LAWRENCEVILLE - Passenger rail enthusiasts reacted angrily Friday to a setback in plans to launch Georgia's first commuter rail project, a $106 million line connecting Atlanta with suburban Lovejoy.
But supporters of a second proposed commuter line linking Atlanta to Athens via Gwinnett County said it would be affected only slightly if at all by any delay in the Lovejoy project.
The State Transportation Board on Thursday agreed to let elapse a deadline for the purchase of used rail cars for the Lovejoy line after board members got word of a provision lawmakers had quietly inserted into the fiscal 2007 budget on the last day of the recent session.
The provision prohibits the state from spending any money on commuter rail projects without the General Assembly's approval. Since the Legislature doesn't meet again until January, the Lovejoy project effectively would be put on hold until lawmakers put together the 2008 budget next winter.
"Georgians are ready for transportation alternatives,'' Patty Durand, director of the state chapter of the Sierra Club, said in a written statement. "This project was ready to roll before someone created a train wreck behind closed doors.''
But Rep. Ben Harbin, chairman of the House Appropriations Committee, said the provision wasn't intended to sink any commuter rail line. Harbin, R-Evans, said it simply was an effort to guarantee accountability in the budget process.
"We've got some folks who are for it and some against,'' he said. "If you're going to appropriate money, you ought to know what it's being spent on.''
In a joint statement, the Sierra Club and a group called Citizens for Progressive Transit called on the lawmakers responsible for the 11th-hour provision to identify themselves.
Rep. John Heard, R-Lawrenceville, a supporter of the Atlanta-to-Athens line, said the legislators who pushed for the provision were Reps. Steve Davis and John Lunsford, two Republicans from McDonough who oppose the Lovejoy project.
Neither Davis nor Lunsford could be reached on Friday.
Lunsford sponsored legislation this year to require a voter referendum before a commuter rail line could be run through a city or county, while Davis introduced a bill last year to prohibit rail projects unless all local governments along the route agreed to underwrite the operating costs. Neither measure made it through the House Transportation Committee.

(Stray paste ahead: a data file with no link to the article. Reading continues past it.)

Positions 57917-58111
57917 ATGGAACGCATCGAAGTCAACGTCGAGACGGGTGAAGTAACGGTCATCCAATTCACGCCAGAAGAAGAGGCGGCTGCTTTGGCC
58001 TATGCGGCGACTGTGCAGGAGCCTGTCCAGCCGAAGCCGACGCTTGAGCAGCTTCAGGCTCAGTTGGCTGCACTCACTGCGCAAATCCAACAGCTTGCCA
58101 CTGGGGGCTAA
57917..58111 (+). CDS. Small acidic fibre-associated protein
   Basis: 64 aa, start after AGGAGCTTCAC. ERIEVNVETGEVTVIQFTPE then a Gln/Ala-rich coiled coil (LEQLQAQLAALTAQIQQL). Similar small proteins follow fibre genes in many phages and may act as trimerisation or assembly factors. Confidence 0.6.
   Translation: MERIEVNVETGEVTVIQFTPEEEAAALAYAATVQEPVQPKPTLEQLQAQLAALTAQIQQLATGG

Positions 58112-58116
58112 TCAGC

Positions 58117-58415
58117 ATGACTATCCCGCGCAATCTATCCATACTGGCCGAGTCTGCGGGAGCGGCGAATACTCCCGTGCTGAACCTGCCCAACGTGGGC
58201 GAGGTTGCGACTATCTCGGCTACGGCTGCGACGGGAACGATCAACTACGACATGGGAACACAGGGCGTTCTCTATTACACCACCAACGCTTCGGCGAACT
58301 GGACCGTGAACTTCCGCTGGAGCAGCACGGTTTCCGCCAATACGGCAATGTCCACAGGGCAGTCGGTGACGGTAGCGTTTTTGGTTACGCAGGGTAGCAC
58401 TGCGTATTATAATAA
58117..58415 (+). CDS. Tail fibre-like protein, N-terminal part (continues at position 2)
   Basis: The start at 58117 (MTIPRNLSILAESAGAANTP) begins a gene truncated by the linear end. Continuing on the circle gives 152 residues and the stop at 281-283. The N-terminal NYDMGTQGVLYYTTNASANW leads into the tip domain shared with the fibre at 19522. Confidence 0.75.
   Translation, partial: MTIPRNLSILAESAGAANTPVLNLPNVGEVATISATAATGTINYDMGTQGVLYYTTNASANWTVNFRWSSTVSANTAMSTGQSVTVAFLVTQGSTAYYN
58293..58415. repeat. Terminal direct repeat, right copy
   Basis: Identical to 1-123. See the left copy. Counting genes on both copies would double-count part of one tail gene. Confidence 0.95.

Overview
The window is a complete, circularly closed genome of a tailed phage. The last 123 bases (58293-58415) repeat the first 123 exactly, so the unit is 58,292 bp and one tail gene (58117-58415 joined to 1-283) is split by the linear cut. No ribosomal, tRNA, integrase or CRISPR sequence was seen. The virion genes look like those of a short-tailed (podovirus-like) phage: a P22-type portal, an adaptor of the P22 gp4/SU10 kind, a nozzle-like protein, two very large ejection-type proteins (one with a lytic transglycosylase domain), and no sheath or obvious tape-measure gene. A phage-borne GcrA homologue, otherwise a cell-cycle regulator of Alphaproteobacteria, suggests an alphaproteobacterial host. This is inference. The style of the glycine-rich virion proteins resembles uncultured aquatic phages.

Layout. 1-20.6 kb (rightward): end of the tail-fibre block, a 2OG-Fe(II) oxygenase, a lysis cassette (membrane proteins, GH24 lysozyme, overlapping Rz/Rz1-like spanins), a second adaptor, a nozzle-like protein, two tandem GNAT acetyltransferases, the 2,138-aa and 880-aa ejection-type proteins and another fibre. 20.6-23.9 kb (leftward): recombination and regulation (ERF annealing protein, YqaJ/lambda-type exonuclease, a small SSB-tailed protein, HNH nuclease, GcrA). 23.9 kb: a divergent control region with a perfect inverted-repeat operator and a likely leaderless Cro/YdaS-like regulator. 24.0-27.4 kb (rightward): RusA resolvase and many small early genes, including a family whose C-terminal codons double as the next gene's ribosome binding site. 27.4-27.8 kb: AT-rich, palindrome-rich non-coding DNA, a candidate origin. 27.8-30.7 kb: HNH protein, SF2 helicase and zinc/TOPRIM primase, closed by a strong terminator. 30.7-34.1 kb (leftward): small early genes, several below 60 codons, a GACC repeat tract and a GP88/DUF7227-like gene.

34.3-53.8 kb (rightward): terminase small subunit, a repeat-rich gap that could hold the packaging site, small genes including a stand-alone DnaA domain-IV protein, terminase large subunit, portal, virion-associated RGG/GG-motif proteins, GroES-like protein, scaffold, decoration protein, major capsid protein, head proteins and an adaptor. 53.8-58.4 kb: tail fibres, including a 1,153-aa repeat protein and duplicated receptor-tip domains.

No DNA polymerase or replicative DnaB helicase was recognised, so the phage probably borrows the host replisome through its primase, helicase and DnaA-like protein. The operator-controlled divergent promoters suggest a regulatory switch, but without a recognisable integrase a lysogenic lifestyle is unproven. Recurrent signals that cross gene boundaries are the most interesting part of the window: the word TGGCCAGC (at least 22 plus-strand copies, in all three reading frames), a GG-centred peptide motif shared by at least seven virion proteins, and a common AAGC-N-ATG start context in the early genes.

The two lawmakers acted after an outcry from Henry County residents worried about local taxpayers being forced to subsidize a regional project.
Their concerns were well placed; The Clayton County Commission voted last year to cover the Lovejoy line's operating deficits, estimated at $4 million a year.
Supporters of the Lovejoy and Athens lines said they hope Gov. Sonny Perdue will veto the provision from next year's budget, which takes effect on July 1. The governor has until May 9 to veto legislation enacted by the General Assembly this year before it becomes law.
"The fact that somebody slipped a couple of lines into the budget is something of a fluke,'' said Emory Morsberger, a Lilburn developer and chairman of a coalition of business and political leaders pushing the Atlanta-to-Athens line. "I don't think the majority of the legislature knows that was in there.''
Perdue spokeswoman Heather Hedrick said the governor probably won't announce any line item budget vetoes until the final days leading up to May 9. But she said Perdue believes the General Assembly should be a player in such an expensive project.
"Commuter rail is a very ambitious endeavor,'' Hedrick said. "That is all the more reason we would want the Legislature to be involved in the process.''
Heard said that even if Perdue lets the provision stand, it probably wouldn't delay the Athens line because the project still is in the early planning stages.
"We're far enough out that I think we can get some mopping up done before we need any money,'' Heard said.